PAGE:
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Old 11-05-2021, 07:06 AM   #1
ZepSL2
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Default Brake problem

So car has been sitting for a week I hop in start it up brake peddle goes to the floor. Service light comes on. I pump the brakes a few times nothing, still to the floor, still no resistance. I figure i had a leak and it was so i get out (car still running) pop hood look in brake fluid reservoir and it is full. Hmmm........ Just to be sure I then look at each wheel and see no brake fluid. Hop back in car shut it down.

Now i pump the brakes to see if I can get them firm. A few pumps and ROCK SOLID and right at the beginning/top of peddle movement. I hold the brake for over a minute to see if there is a slow leak and ZERO movement.
I start car back up and brakes are back and no service light!

WTF???? (scary to drive a car with brakes that can just go out)


I decided to drive around the block a few times and the brakes are working now but a bit spongy though. The more i drove the less spongy they got

1999 SL2 with ABS (63K miles)


Thoughts?
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Old 11-05-2021, 08:03 AM   #2
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Default Re: Brake problem

pump them up with the car off until they are solid and then while holding the brake down start the car.

Petal should drop 1" to 1 1/2". Any more than that and the booster is bad.

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Old 11-05-2021, 12:06 PM   #3
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Default Re: Brake problem

The brake booster may be bad, but that test above isn't going to find this particular variety of "bad".

The pedal pushes on a rod, that pushes on the booster, that then pushes on the master cylinder. For the brake to go suddenly back-and-forth from good to bad (and back to good), there must be a mechanical piece in that "push" train that is disconnecting. My best guess is the pivot at the pedal arm to first push rod is broken in some fashion.

go to the photos below and scroll down to the cut-away diagram on the second page, to see what is inside a typical pedal/booster/master arrangement

https://images.search.yahoo.com/sear...g&action=click
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Old 11-05-2021, 02:01 PM   #4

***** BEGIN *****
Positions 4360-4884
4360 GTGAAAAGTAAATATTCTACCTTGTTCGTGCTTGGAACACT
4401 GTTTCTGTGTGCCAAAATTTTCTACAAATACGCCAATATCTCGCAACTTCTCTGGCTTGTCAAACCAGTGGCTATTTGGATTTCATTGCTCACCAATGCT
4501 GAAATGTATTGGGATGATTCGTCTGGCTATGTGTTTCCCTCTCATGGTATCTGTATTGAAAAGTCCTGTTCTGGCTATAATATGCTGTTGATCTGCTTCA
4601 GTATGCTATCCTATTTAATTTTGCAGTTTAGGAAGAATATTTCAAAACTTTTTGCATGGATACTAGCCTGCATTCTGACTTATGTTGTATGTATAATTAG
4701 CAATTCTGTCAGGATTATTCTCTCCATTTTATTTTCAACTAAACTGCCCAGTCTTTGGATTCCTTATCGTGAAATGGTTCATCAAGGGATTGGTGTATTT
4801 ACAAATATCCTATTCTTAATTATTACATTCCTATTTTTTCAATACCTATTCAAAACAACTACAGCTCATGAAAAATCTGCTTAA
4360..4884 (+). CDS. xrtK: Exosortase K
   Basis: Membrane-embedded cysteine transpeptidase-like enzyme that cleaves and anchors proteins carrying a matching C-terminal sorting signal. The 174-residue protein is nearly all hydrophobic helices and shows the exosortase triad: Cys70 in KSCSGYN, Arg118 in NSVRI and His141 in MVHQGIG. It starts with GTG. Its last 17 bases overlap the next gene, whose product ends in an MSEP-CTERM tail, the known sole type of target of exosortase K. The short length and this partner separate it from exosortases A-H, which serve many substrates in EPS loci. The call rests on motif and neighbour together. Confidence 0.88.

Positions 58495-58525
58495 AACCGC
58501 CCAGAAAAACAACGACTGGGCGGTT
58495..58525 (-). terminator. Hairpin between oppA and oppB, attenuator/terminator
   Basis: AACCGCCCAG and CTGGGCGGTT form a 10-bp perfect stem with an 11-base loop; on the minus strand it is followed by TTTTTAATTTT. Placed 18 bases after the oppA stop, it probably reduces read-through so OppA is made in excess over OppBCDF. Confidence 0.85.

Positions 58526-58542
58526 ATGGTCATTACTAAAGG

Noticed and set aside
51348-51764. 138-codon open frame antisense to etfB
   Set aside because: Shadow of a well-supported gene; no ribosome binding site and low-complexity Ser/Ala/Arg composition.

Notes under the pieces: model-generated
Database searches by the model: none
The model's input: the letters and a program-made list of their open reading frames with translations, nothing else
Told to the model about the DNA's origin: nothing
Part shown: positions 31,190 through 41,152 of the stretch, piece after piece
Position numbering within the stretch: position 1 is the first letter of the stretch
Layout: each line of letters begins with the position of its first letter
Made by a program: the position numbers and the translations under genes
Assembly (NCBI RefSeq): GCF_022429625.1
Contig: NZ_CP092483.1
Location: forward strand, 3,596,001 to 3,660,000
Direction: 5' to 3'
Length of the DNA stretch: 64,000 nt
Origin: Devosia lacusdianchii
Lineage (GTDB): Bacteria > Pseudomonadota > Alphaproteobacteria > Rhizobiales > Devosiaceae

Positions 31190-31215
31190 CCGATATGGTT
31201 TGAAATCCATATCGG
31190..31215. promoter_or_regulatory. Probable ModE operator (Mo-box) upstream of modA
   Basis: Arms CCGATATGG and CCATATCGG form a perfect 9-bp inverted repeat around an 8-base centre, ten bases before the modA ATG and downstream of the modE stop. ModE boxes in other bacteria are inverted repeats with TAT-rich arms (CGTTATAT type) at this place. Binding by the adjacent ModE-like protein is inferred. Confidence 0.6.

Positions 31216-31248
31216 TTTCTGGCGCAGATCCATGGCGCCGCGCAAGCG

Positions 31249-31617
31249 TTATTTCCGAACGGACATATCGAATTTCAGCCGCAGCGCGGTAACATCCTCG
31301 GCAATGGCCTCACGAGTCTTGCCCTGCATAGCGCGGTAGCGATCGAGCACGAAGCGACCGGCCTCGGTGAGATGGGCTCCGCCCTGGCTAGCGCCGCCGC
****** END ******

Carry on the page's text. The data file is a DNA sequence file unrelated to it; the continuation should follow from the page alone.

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Default Re: Brake problem

Only 63k miles on this '99 SL2? A garage queen rarely driven?

When were brakes serviced, including replacing brake fluid. New DOT-3 brake fluid is almost clear with a light honey color. Since it absorbs moisture in the air (the master cylinder cap is vented), fluid eventually turns dark, lowering its boiling point. While not written in stone, once brake disc pads are replaced, pushing caliper pistons back to home position, replacing brake fluid with bleeding is recommended (all for wheels). About a pint of fluid is used in brake flushing/bleeding procedures so a quart is the minimum needed.

When pumping the brake pedal with engine off, the vacuum power brake boost unit is exhausted of reserve vacuum hence the initial pedal application is soft as power assisted braking uses this reserve vacuum. Subsequent pedal pumps should result in exhausting the vacuum reserve as the pedal travels less until al vacuum is depleted. This is the point when only the brake master cylinder is creating hydraulic pressure on brakes without power assist from the depleted vacuum boost unit. You're feeling only the hydraulic pressure feedback from the master cylinder. This is considered normal.

When the engine runs, vacuum is supplied to the brake vacuum boost unit. Applying brakes automatically couples power assisted braking with hydraulic pressure. Under most conditions, the pedal will sink to about half way and feel semi soft - power brake units multiply forces on the master cylinder to provide neck snapping emergency stops regardless whether or not abs is activated. When your brake pedal went to the floor with engine running zero leaks anywhere, this points to a master cylinder problem. Something like 800-1200 psi is generated in brake systems. Despite being assured of the brake pedal not going to the floor while pumping the pedal with the engine off, the power assisted vacuum boost unit still applied pressure in proportion to pedal effort to overcome the master cylinder going to the floor. This will repeat as long as nothing is done and as erratic as it appears with no rhyme or reason.